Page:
Back to the Bad Penny

The bad penny is back and having even more adventures that he really didn’t ask for.  I mentioned after finishing This Rough Magic that there Benito Valdosta became a mature adult, but that doesn’t mean he was left to while away all his days on Corfu.  Oh no, the Venetian Republic considers the former thief to be their ace in the hole, so when word comes that something has to be done about Constantinople and Lithuania’s fleet, there’s only one man for the job.

Burdens of the Dead takes place roughly concurrently with Much Fall of Blood and there are several callbacks in this book to its predecessor.  After all, these books generally cover anywhere from three months to two years, and given the geographical distances involved, there’s an awful lot going on at any given time.  The authors, Dave Freer, Eric Flint, and Mercedes Lackey, can only give us so much insight at any moment and they, being experienced writers, want to ensure that no words are wasted.  Even though this book is shorter than most of the series, being less than six hundred pages long, that doesn’t mean it isn’t jam-packed of more politics, intrigue, and battles.

Oh yes, there’s a bit of naval and other warfare in this book.  But don’t worry, it’s nothing like David Weber’s fascination with all things nautical.  In fact, there’s very little shown of any actual battles, the focus being more on the events surrounding them and the results afterwards.

And in case you thought this was going to be a more mundane book than the rest…don’t even think it.  Constantinople is where you will find the goddess Hekate.  She’s spent countless centuries – or possibly millenia – mourning her dead son and generally being oblivious to the world around her.  But, as in Venice and Corfu, old powers are beginning to awaken and Hekate is no exception.  Her priorities are somewhat different from the other great powers we’ve seen thus far, but she could be a notable ally in the coming battle against Chernobog…if she so chooses.

Oh and there’s a side plot over in Venice while the majority of the action takes place in and on the way to Constantinople.  But who needs side plots in this series?  They’re only as interesting or moreso than the main story.

To be honest, my favorite portions of this book are those involving Hekate and the climax of the side plot.  I think the authors have some very interesting takes on deities and how they would interact with “modern” sensibilities, and I think the gods are well portrayed.  There is a very strange meeting at one point, and I never know if I should just take it seriously or giggle throughout.

Sadly, Burdens of the Dead is the last book in the Heirs of Alexandria at this point.  However…Eric Flint’s website says All the Plagues of Hell is due out this December!  Pardon me as I quickly add a reminder to my amazon wish list.  I am very excited to read that, although I don’t think I’ll be rereading all five preceeding novels at that point, though we’ll see.  It’s half a year away, and a lot can happen in that time.

Tomorrow I’m planning on picking up my hold from the library, returning other material, and signing up for their summer reading program.  It looks quite easy (for me) and I’m not opposed to entering raffles.  We all know I’d be reading the books anyway, so why not get credit for them?  Unless if I choose to make a special trip, I’ll probably return a full sheet when I go to the library sale in two weeks.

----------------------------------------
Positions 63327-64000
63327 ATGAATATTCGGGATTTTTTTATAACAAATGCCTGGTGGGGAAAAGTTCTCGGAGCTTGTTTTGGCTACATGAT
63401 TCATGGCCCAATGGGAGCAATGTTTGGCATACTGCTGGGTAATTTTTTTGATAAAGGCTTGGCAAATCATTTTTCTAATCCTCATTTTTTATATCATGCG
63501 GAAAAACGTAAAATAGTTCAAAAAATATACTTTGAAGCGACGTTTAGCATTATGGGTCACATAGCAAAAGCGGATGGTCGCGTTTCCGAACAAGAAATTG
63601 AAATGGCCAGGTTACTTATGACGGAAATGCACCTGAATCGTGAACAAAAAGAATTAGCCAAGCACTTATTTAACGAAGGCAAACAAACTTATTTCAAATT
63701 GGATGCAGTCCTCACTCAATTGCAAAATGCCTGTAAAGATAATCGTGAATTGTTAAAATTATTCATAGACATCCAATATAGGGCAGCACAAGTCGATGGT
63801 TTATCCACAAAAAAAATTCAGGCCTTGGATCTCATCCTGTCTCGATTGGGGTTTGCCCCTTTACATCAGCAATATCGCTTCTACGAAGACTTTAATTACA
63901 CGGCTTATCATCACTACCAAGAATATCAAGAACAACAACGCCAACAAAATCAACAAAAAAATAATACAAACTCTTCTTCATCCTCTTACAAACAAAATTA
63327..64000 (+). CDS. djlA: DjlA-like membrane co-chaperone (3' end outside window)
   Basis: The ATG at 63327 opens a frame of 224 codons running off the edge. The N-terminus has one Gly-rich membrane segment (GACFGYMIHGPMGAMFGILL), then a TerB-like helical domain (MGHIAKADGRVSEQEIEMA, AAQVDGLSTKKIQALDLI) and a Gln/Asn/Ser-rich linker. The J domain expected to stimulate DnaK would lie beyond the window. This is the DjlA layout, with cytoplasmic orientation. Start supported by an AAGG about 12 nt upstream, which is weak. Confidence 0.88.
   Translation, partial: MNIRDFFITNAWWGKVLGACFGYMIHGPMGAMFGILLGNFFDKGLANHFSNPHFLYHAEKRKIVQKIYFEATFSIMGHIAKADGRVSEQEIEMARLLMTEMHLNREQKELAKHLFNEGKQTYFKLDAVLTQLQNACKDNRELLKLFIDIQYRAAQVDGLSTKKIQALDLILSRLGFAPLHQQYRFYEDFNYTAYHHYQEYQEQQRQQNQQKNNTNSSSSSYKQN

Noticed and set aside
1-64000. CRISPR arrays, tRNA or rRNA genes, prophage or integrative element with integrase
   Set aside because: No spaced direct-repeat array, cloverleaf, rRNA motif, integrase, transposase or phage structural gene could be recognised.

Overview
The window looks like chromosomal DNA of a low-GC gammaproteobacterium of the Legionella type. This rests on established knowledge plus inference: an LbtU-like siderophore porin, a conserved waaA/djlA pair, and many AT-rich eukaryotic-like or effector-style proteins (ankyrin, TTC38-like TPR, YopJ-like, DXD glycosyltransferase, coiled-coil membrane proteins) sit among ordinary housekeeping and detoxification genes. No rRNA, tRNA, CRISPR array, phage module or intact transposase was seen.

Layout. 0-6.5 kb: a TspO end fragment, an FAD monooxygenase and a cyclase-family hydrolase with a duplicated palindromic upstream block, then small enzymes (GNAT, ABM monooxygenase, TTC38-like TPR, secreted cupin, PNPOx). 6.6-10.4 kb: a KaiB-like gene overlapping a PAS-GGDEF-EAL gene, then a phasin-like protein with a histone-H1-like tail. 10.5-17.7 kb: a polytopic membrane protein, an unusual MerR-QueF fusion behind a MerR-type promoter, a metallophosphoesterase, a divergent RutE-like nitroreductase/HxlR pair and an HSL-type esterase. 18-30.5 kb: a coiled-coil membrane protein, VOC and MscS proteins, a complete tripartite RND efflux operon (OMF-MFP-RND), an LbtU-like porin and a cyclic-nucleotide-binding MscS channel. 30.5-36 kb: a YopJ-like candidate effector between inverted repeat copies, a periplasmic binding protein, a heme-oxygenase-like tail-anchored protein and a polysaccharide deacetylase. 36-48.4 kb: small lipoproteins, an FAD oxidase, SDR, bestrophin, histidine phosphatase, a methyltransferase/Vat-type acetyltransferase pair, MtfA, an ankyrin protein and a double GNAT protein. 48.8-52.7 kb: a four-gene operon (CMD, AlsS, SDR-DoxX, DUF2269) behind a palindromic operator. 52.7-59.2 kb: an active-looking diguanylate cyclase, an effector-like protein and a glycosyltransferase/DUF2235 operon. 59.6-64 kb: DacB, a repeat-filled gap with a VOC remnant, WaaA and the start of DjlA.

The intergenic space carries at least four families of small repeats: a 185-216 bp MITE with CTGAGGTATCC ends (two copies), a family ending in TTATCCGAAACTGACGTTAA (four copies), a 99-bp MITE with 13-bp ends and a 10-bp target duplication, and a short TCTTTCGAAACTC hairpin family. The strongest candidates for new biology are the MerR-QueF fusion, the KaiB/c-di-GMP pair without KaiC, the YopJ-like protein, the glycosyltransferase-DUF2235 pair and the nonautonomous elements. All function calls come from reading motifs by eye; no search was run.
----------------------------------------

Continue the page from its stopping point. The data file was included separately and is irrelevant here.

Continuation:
I’m not certain what to read next.  Technically I should start the series my hold is from, but as I said last time, I don’t think I’m quite ready.  Maybe I’ll go for one of the anthologies in my Pile.  I think I’d prefer either science fiction or something new.  Or new science fiction, but I don’t think I have any of that at this time.  Unless if I chose one of the books out of the basement…hmm.  There are many options, and I’m off to consider them.


Historical Fantasy

What you need to remember when reading the Heirs of Alexandria is that this is historical fantasy, and therefore based on reality to some degree.  Perhaps not as strongly as in some cases, given the magical elements in each and every book, but moreso than you might expect.  And it’s important to remember how very much research must have gone into these books, not only on the historical figures and events, but also the magical ones.  After all, the magical elements are based on folklore and mythology from the various regions we find them in.

It was this book, Much Fall of Blood, which really drove the historical aspects of Eric Flint, Dave Freer, and Mercedes Lackey’s world home for me.  The focus shifts northward, away from the Mediterranean, towards Hungary, Valahia (aka Wallachia & Transylvania), and the lands of the Golden Horde.  The Golden Horde are those who followed Attila into Europe and settled there.  At this time and in this place they are still living much as their ancestors did, keeping alive the ancient traditions and stories.

Which includes the story of Princess Kutulun.  She is the wrestling Princess, who would only marry the man to defeat her in a wrestling match.  It’s a nice story that is touched upon throughout the Mongol parts of the book and leads to a wonderfully warming climax, but that’s not what I love most about it.  You see, Kutulun is the very first entry in Rejected Princesses.  Opening that book to find her included was the very impetus to buy it.